Deep Web is not a great representation of the deep web and what those services are, it's ok but it can mislead people.

I've been tempted in watching Back in Time and Ghostcorps but if I'm a fan of those movies I just don't see what I could find interesting in those documentaries.

Spike Spiegel
07-28-2017, 09:35 AM
Your Inner Fish - A three-part documentary covering the most primordial traits of humans that goes back millions of years to the first fish to develop spines



This was one of the final nails in the coffin as I was deconverting from a fundamentalist, Biblical-literalist Christian to a more secular, science-based viewpoint. The bit about why human testicles are located outside the body particularly surprised me.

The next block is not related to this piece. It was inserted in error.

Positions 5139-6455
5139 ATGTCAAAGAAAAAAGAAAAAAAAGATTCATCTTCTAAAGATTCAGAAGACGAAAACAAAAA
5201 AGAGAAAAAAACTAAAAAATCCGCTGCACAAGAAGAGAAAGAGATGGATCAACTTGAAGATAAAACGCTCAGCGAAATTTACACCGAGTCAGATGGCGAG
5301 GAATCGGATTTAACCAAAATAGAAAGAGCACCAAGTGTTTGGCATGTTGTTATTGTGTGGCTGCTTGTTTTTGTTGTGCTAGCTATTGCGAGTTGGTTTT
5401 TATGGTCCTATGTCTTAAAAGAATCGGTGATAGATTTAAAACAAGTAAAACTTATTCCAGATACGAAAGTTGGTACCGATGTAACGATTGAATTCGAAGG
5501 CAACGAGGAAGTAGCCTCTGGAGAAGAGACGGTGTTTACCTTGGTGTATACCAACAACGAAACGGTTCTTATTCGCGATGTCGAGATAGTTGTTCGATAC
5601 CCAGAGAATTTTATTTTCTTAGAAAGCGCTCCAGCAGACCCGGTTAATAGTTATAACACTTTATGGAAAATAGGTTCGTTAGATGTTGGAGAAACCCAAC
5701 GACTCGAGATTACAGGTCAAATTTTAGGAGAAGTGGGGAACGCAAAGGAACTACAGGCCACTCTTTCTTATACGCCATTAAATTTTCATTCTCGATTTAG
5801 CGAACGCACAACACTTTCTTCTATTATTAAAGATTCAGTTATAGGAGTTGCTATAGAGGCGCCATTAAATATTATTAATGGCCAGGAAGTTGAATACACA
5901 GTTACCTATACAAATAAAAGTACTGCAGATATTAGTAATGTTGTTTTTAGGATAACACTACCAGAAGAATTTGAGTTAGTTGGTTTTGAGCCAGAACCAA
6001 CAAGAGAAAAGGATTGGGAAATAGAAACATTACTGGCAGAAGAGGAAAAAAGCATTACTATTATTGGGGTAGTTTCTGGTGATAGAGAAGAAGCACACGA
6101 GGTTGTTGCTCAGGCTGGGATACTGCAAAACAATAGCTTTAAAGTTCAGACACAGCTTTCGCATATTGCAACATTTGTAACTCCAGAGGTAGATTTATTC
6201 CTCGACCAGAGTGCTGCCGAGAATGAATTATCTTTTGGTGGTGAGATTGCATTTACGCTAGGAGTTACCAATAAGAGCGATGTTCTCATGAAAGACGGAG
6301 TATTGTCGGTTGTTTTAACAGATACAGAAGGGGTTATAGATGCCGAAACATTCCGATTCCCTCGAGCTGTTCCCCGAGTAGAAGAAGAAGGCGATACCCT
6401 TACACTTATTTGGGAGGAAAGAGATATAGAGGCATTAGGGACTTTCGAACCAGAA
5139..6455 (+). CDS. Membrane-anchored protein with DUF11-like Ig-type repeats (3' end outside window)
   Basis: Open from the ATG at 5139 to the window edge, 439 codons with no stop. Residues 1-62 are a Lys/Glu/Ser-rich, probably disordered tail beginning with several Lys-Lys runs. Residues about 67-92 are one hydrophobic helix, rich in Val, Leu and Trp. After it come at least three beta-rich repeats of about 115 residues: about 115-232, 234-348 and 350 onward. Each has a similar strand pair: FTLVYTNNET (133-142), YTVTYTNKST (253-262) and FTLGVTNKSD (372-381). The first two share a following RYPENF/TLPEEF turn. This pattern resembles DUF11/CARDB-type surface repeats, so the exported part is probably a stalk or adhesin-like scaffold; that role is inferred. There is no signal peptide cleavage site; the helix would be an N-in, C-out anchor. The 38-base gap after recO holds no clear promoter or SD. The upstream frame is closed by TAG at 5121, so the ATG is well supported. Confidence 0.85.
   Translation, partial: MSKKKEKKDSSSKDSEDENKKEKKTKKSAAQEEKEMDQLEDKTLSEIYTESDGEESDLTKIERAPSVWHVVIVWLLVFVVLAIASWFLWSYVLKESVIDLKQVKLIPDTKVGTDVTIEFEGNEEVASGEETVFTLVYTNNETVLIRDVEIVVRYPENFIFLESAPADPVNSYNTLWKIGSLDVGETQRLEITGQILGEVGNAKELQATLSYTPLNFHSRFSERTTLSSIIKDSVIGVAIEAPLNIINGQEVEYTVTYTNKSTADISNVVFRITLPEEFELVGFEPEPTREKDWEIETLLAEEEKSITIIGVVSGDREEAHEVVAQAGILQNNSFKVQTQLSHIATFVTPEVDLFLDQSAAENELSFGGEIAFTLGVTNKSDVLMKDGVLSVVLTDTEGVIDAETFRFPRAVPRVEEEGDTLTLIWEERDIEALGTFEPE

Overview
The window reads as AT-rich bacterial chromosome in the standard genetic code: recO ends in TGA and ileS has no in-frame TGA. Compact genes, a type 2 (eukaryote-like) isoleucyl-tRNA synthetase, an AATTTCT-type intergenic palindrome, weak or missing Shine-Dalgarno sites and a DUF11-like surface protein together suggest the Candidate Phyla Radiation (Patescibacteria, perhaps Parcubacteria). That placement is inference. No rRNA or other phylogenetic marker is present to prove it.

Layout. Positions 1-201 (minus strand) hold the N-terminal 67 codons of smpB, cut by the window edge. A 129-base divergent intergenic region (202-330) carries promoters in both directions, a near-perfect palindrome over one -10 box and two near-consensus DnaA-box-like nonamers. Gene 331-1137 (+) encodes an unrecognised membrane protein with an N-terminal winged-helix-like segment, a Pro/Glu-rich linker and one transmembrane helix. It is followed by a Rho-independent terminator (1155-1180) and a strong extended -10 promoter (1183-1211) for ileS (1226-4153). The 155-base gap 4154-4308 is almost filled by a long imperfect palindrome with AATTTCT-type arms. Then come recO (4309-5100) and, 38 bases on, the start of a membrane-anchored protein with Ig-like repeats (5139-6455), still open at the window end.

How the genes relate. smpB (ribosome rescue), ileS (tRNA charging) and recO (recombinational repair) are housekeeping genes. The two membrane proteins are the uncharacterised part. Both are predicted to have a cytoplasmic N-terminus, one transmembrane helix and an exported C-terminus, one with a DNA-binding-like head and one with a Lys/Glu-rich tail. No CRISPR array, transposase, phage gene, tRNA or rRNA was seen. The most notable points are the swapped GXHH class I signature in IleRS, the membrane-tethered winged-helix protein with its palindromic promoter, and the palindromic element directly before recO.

After recently viewing them, I recommend:

Boogie Man: The Lee Atwater Story
(https://en.wikipedia.org/wiki/Boogie_Man:_The_Lee_Atwater_Story)
Boogie Man: The Lee Atwater Story is a 2008 U.S. documentary on the campaign tactics used by Lee Atwater, while working on the George H. W. Bush's 1988 presidential election campaign, and how those tactics have transformed presidential campaigns in the United States.

The Central Park Five
(https://en.wikipedia.org/wiki/The_Central_Park_Five)
The Central Park Five is a 2012 documentary film about the Central Park jogger case, directed by documentary filmmaker Ken Burns, his daughter Sarah Burns, and her husband David McMahon.[1] It was released in the US on November 23, 2012.

Storm Eagle
07-28-2017, 09:57 PM
For those of you who might be fans of The Clash, I just remembered I'm currently borrowing a documentary about Joe Strummer from the library. It's called The Future is Unwritten.